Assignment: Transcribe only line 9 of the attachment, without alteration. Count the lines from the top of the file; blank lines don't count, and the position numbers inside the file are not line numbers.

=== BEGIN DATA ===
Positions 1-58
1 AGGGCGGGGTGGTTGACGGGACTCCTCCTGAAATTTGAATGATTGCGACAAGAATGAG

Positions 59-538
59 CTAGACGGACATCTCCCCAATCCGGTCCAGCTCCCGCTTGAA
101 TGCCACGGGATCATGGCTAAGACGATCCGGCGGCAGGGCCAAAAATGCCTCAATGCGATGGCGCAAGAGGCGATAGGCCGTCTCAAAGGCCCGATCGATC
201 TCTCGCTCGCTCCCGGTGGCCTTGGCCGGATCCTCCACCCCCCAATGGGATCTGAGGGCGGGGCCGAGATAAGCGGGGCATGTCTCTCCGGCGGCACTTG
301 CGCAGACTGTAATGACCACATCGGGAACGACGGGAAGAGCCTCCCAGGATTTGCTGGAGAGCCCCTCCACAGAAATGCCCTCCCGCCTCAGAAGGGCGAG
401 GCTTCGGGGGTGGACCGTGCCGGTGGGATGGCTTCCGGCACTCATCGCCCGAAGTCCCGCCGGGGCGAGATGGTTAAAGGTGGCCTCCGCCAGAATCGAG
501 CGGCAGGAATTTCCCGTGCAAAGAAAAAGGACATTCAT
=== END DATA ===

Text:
501 CGGCAGGAATTTCCCGTGCAAAGAAAAAGGACATTCAT